Bookmarks: Devil's Den

Devil's Den bookmarks inside

Book by Timothy Ashby, '05

Written by Cheland David (reviewer)
Devil’s Den, written by Timothy Ashby, a 2005 JD graduate of Seattle University School of Law, is set in two different eras: the 1860’s and the roaring 1920’s. Ashby masterfully mixes characters and scenes from these periods to craft a page-turner that mixes history, mystery, romance and political intrigue.

The historical novel begins with an elderly Union veteran being brutally murdered on the battlefield of Gettysburg just weeks before the 60th anniversary of the Civil War’s climactic battle.

Seth Armitage, an agent of the nascent Bureau of Investigation (BI)—a precursor to the FBI—is assigned to the murder case. Armitage, a Virginian whose grandfather was killed in the Civil War, traverses the streets of Boston to the plains of Kansas and unearths a conspiracy that reaches the highest levels of Washington.

Meticulously researched, Ashby seamlessly integrates fictional characters with real life icons including J. Edgar Hoover, Charles Lindbergh, Abraham Lincoln and George McClellan. A 20-something Hoover, trusted aide Helen Gandy by his side, plays a central role in the storyline as he makes his way up the law enforcement ladder.

The trail of corruption and cover-up Armitage discovers stretches over a period of six decades from the Battle of Gettysburg to the corridors of the Harding-era Congress. As he tracks his suspects, Prohibition is in full swing, racial injustice rampant and Civil War veterans are falling like flies—murdered in cold blood.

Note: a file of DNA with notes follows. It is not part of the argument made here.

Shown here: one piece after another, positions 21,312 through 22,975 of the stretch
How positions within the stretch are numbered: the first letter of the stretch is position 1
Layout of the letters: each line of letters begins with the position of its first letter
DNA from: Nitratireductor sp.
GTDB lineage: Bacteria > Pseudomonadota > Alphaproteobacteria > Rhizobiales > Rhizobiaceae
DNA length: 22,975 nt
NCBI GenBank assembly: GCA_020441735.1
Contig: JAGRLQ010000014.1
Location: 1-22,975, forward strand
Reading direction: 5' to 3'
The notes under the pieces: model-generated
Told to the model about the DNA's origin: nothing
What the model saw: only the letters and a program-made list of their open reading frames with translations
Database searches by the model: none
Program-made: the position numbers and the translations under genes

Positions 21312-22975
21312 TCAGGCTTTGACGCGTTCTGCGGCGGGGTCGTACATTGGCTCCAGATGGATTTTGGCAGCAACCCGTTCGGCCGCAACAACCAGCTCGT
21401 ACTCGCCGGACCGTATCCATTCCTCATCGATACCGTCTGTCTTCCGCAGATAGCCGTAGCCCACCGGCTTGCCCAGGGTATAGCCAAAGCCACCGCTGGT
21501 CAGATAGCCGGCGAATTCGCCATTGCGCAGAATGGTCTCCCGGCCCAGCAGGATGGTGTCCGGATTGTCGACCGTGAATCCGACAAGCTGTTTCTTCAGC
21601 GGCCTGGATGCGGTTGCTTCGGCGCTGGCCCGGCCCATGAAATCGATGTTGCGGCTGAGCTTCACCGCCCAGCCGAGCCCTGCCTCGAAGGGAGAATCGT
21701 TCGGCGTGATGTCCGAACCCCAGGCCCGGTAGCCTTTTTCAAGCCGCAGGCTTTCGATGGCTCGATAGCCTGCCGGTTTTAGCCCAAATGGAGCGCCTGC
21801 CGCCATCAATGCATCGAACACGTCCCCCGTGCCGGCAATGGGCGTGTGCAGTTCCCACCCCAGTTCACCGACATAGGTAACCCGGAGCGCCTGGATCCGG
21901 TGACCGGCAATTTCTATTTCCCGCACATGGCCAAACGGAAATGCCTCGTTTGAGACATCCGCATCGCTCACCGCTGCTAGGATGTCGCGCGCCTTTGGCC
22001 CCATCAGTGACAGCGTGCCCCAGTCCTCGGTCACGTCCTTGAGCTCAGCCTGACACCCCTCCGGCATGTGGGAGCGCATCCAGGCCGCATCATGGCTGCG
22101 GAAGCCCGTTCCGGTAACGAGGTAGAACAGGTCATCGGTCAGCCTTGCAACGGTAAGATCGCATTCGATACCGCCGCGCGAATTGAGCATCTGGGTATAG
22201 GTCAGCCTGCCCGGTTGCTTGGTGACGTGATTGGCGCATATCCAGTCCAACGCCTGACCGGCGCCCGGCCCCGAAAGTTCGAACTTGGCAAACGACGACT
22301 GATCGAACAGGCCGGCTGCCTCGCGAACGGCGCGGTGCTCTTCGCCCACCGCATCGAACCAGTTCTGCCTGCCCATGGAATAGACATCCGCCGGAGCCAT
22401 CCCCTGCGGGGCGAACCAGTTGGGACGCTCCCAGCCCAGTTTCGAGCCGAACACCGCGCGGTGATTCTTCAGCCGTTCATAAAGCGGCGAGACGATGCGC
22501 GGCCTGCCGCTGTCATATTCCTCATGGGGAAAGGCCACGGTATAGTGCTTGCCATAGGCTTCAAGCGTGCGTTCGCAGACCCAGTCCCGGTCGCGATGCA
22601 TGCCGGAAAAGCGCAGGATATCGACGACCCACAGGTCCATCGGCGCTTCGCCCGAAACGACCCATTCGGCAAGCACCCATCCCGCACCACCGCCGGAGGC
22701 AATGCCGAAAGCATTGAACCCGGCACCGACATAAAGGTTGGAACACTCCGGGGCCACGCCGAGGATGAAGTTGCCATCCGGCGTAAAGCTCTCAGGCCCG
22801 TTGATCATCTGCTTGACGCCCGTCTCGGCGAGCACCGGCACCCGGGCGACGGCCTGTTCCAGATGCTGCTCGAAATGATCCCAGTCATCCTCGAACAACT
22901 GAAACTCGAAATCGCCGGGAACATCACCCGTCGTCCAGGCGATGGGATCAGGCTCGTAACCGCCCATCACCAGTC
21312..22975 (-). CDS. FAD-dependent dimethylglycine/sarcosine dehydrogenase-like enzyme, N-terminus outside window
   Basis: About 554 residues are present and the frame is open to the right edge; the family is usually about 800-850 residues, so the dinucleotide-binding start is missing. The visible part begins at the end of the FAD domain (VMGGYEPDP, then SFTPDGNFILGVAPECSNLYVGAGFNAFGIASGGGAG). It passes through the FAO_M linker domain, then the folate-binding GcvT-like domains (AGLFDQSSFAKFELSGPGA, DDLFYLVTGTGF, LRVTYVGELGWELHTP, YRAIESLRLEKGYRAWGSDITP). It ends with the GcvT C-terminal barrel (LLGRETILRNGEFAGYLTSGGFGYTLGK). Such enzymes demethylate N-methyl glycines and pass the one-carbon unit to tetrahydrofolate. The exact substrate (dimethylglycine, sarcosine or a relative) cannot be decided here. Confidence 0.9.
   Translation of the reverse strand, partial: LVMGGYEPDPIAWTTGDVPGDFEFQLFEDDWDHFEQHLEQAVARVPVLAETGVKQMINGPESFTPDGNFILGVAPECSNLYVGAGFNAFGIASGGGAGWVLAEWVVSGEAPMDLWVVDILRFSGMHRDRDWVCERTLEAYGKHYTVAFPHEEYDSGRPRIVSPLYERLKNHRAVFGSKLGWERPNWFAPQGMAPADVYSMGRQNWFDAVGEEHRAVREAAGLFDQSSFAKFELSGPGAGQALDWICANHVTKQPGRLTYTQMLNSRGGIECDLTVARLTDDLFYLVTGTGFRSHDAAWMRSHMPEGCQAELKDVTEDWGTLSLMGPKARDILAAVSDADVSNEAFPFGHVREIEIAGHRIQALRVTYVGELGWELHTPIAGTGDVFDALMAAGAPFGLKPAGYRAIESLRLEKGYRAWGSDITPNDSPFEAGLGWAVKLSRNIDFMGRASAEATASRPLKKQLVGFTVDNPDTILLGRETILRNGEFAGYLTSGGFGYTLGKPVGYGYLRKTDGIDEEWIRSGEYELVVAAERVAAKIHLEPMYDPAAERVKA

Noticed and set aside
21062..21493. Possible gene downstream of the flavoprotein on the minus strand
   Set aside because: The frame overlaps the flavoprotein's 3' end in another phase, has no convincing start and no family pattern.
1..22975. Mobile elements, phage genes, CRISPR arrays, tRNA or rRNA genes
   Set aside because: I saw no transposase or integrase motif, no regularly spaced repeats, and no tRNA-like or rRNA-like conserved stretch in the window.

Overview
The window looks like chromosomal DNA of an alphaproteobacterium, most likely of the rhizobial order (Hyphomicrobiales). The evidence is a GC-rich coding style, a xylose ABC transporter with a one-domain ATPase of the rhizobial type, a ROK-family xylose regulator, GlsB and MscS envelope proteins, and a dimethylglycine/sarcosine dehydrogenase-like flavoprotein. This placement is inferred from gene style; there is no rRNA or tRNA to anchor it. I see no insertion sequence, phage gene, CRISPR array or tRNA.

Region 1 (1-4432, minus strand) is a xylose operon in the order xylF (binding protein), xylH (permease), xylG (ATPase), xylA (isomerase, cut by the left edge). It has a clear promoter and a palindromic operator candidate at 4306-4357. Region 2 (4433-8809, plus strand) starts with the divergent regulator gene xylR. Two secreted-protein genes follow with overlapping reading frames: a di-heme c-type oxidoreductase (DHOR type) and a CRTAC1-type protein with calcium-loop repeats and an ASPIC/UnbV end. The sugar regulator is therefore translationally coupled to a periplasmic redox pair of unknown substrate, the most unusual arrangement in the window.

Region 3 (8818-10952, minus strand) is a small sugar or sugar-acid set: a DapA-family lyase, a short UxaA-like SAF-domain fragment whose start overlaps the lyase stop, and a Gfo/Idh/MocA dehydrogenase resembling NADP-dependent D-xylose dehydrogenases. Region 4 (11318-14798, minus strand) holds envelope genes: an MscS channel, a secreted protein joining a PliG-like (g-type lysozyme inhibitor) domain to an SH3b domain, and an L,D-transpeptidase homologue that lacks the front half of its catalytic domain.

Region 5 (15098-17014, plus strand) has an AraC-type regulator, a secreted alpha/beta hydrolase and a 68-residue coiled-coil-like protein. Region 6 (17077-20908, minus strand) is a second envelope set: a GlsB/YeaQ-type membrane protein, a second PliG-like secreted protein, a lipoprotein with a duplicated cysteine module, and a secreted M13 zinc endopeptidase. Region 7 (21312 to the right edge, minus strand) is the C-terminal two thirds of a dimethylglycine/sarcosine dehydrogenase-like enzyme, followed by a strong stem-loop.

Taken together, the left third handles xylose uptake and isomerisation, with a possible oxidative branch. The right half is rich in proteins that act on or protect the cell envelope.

In order to find the killer, Armitage must figure out what links the victims, naïve to the fact that the investigation is being manipulated by Harry M. Daugherty, a real life Attorney General in the Harding Administration.

Aided by his girlfriend Peggy, the daughter of a deceased Union soldier and an archivist at the Library of Congress, Armitage ultimately unravels the truth, nearly losing his life in the process.

Meeting the requirement of a good historical mystery novel, at the conclusion of Devil’s Den we are left wondering, “What if?” Without giving away the ending, what if the famed Gettysburg address delivered by Lincoln had not been so pithy? What if Hoover hadn’t pushed for early forensic practices to be put in place by the BI? And bigger picture, what if the Union hadn’t won the Battle of Gettysburg?

It’s impossible to answer such questions, but Devil’s Den, through a skillful display of historical fiction, makes us ponder the alternative possibilities to today’s reality.

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